Monday,  May 23, 2022  8:07 am

Amsterdam mulls move to bar tourists from cannabis-selling coffeeshops


Amsterdam mulls move to bar tourists from cannabis-selling coffeeshops
Guests visit coffeeshop Easy Times in Amsterdam. (Tupungato/Shutterstock)
Michael Pihach

Michael Pihach is an award-winning journalist with a keen interest in digital storytelling. In addition to PAX, Michael has also written for CBC Life, Ryerson University Magazine, IN Magazine, and DailyXtra.ca. Michael joins PAX after years of working at popular Canadian television shows, such as Steven and Chris, The Goods and The Marilyn Denis Show.

Cannabis shops are a long-standing tourist attraction in Amsterdam, but the search for the ultimate high may soon come to a halt for some visitors if local politics gets in the way of it.

Amsterdam's cannabis-selling cafés, known locally as coffeeshops, are facing a “necessary intervention” as city Mayor Femke Halsema moves to control the sale of soft drugs.

A plan to temporarily block tourists from the city's many cannabis cafés is in the works to help stop what Mayor Halsema calls a “worrying interdependence” between the soft and hard drug trade.

“Money from the lucrative cannabis trade easily finds its way into hard drugs,” Halsema said, as reported by Dutch News. “Many of the major problems in the city are fueled by the cannabis market. From nuisance cause by drug tourism to serious crime and violence.”

“'Banning sales to tourists is a necessary intervention and a first step towards regulation.”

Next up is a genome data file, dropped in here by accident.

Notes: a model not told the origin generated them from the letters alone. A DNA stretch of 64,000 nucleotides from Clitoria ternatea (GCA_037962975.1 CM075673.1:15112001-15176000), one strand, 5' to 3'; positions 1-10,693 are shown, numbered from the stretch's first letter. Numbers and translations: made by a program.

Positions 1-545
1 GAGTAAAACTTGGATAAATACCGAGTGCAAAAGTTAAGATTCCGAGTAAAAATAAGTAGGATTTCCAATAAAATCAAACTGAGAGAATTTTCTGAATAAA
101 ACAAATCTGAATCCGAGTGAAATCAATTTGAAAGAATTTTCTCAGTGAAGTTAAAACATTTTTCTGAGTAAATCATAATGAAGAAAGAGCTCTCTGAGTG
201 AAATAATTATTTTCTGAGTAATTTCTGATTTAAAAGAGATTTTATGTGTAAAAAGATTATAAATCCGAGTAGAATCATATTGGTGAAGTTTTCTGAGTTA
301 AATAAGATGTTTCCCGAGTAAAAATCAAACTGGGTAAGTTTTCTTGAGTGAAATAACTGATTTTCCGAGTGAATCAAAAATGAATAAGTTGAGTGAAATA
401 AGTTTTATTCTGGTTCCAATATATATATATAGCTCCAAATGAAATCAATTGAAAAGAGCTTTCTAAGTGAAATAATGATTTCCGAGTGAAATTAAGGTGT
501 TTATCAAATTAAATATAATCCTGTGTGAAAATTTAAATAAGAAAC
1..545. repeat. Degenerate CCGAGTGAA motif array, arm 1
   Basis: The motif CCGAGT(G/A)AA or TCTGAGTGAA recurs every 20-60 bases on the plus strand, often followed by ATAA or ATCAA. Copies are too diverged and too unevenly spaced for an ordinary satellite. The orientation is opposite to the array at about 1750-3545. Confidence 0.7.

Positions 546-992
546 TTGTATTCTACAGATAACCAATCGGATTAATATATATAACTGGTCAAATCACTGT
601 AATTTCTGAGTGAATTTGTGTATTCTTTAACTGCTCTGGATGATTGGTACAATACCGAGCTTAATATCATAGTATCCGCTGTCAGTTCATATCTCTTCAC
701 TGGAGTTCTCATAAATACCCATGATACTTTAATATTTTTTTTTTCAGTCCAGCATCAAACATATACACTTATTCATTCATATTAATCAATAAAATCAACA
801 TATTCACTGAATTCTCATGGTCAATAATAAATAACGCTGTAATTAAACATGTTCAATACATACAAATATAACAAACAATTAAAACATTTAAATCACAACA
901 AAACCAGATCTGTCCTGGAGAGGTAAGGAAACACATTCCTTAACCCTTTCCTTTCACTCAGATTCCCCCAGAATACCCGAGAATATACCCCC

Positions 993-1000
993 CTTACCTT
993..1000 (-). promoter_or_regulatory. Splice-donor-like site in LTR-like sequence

Amsterdam, Netherlands. (Gaurav Jain/Unsplash)

Recent research has revealed that just 66 of the total of 166 licensed coffeeshops in Amsterdam are needed in order to meet the local demand.

The city’s Mayor said imposing a ban for tourists would ensure the cannabis market continues to be manageable while the production of regulated marijuana gets underway.

Mayor Halsema is also cracking down on street dealing, deploying a campaign that includes warning signs, heightened camera surveillance as well as directing hosts to warn tourists of potential risks.

High traffic 

Amsterdam, with relaxed attitudes towards drugs and prostitution, attracts tourists from all over the world in search of pills and thrills.

Recent research conducted by the Netherlands government revealed that 58 per cent of international tourists who travelled to Amsterdam chose the capital so they could consume drugs, Halsema said.

To that end, another study stated that Amsterdam would support fewer than 70 coffeeshops if only locals were served, reports Schengen.News.  

“Amsterdam is an international city, and we wish to attract tourists – but for its richness, its beauty and its cultural institutions,” the Mayor said in this regard, stressing that the cannabis market already had too many links to organized crime, as reported in the Guardian.

Cannabis coffeeshops are popular places in the Dutch capital, which is also known for its canals, bars, busy nightlife and Red Light District, welcoming some 20 million tourists each year.

Cannabis is illegal in the Netherlands, but it is decriminalized for personal use, which is generally tolerated by authorities. The drug has been available for recreational use in coffeeshops since 1976.

Two of the biggest parties in Amsterdam city council, D66 and GroenLinks, are not supporting Mayor Halsema’s move to ban tourists from visiting the shops. 

There is also pushback from local coffeeshop owners, reports say.

In a 2020 survey, the Amsterdam Research, Information and Statistics Office found that 11 per cent of tourists said they would never visit the city again if cannabis was banned.


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